What may be overlooked in Jackson is that the supreme court specifically overruled People v. McGee (1991), 211 Ill. App. 3d 641, 570 N.E.2d 578, 156 Ill. Dec. 102, rev'd (1992), 147 Ill. 2d 633, 607 N.E.2d 951, 180 Ill. Dec. 651 and People v. Dean (1987), 156 Ill. App. 3d 344, 509 N.E.2d 618, 108 Ill. Dec. 922, where each appellate court had held that a new sentencing hearing was required where the trial judge, in sentencing the defendant, expressly relied on evidence of a pending charge, of which the defendant was subsequently acquitted. ( Jackson, 149 Ill. 2d at 553, 599 N.E.2d at 932.) The State cites People v. Alvelo (1990), 201 Ill. App. 3d 496, 559 N.E.2d 131, 147 Ill. Dec. 131, and People v. Dean (1984), 126 Ill. App. 3d 631, 467 N.E.2d 353, 81 Ill. Dec. 653, for additional authority for its position that pending charges cannot be considered by the sentencing court. Suffice it to say that when you review the authorities cited by Alvelo and Dean, the authorities mainly consist of appellate court cases, not supreme court decisions. The primary supreme court cases, other than Jackson and Richardson, that allow the use of pending charges or uncharged criminal conduct, if relevant and reliable, are People v. Popescue (1931), 345 Ill. 142, 177 N.E. 739; People v. McWilliams (1932), 348 Ill. 333, 180 N.E. 832, followed by People v. Poll (1980), 81 Ill. 2d 286, 408 N.E.2d 212, 41 Ill. Dec. 790; People v. Meeks (1980), 81 Ill. 2d 524, 411 N.E.2d 9, 44 Ill. Dec. 103; People v. La Pointe (1981) 88 Ill. 2d 482, 431 N.E.2d 344, 59 Ill. Dec. 59; and People v. Brisbon (1985), 106 Ill. 2d 342, 478 N.E.2d 402, 88 Ill. Dec. 87. While the appellate court in Alvelo and Dean upheld the sentences of the defendants, the language and reasoning is certainly questionable in light of the many supreme court decisions.
We repeat once again that the sentencing judge should be made aware of the history of defendant's delinquency and criminality before the judge accepts a negotiated plea. There is absolutely no valid reason for the State to hide defendant's criminal history from the court, so that a bad negotiated plea can be slipped by the unknowing judge. We are not holding that the negotiated plea in this particular case was bad. That decision lies within the discretion of the sentencing judge, and we will have no complaint as long as the judge is apprised of the defendant's history of criminality. All that we are interested in is that the sentencing court is made aware of the kind of defendant it is sentencing.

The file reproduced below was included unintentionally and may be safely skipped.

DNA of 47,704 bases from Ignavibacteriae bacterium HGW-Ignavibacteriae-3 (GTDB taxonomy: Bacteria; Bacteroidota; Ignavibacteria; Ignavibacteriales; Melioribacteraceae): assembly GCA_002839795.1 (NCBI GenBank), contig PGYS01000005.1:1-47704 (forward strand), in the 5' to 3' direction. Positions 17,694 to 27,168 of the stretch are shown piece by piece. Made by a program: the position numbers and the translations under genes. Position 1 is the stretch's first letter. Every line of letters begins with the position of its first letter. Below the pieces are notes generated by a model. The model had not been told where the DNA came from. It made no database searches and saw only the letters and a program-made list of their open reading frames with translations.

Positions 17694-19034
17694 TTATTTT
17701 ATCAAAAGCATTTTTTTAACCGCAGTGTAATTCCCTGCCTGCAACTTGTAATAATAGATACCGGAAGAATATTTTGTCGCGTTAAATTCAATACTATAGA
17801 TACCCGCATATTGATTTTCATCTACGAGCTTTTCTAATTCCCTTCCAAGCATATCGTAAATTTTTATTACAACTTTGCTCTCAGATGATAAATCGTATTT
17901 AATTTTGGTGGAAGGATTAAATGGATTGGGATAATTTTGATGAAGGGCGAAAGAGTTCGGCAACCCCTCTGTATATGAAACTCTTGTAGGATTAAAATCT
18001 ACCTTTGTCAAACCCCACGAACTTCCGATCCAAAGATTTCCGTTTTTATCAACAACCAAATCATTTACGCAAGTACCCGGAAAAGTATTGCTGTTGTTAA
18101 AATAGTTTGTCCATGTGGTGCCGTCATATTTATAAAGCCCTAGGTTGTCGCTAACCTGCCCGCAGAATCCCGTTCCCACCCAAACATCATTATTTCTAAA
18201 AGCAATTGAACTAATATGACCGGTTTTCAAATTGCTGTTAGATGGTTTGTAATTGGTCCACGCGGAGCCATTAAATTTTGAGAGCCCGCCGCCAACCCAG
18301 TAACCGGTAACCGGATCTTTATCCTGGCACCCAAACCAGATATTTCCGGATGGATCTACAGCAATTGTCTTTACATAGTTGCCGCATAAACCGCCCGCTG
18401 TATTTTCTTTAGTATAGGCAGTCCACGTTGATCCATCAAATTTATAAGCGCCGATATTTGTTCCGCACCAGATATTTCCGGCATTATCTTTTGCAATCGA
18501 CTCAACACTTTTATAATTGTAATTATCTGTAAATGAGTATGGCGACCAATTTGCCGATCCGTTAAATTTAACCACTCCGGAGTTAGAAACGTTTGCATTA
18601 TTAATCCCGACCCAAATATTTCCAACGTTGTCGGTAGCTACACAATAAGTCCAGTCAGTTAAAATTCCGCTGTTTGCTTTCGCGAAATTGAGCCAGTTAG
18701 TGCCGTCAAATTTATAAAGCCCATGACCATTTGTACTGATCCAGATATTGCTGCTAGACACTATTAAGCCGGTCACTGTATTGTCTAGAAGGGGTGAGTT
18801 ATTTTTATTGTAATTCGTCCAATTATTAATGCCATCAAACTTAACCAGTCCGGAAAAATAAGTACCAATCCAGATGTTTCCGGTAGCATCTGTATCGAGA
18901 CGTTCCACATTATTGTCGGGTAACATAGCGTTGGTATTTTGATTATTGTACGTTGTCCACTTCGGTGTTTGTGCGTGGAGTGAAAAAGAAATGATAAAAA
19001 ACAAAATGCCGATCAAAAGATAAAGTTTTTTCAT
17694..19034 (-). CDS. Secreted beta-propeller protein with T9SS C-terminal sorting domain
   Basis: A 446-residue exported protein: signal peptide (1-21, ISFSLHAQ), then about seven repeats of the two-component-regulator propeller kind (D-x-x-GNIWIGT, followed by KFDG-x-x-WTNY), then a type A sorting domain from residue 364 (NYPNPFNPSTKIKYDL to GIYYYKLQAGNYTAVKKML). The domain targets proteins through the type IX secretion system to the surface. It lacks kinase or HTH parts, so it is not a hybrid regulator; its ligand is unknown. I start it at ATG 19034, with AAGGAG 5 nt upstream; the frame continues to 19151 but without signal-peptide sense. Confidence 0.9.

Since negotiated pleas are presented to the court by counsel without testimony in most cases, it would be costly and time consuming to require testimony with the right to cross-examination and to call rebuttal witnesses to show the reliability and relevance of the pending charges. If there are problems with the relevancy and reliability of the pending charges presented as part of the criminal history of defendant by the State, defendant can make his objections to the sentencing judge. The chance that a sentencing judge would reject a negotiated plea based upon some irrelevant or unreliable pending charge seems to us to be very unlikely.
We need not address the State's request for a waiver of the recitation of the specifics of defendant's misdemeanor conviction and sentence as being de minimis, since we are remanding this cause for a hearing whereby the sentencing court is to be apprised of the history of defendant's delinquency and criminality.
Accordingly, we reaffirm the opinion of this court and remand for a hearing whereby the sentencing judge is to be informed of the history of the delinquency and criminality of defendant. The sentencing judge is then to make an independent decision as to the acceptability of the negotiated sentence and, if such negotiation is acceptable, make the proper findings for the record required by section 5-3-1 of the ...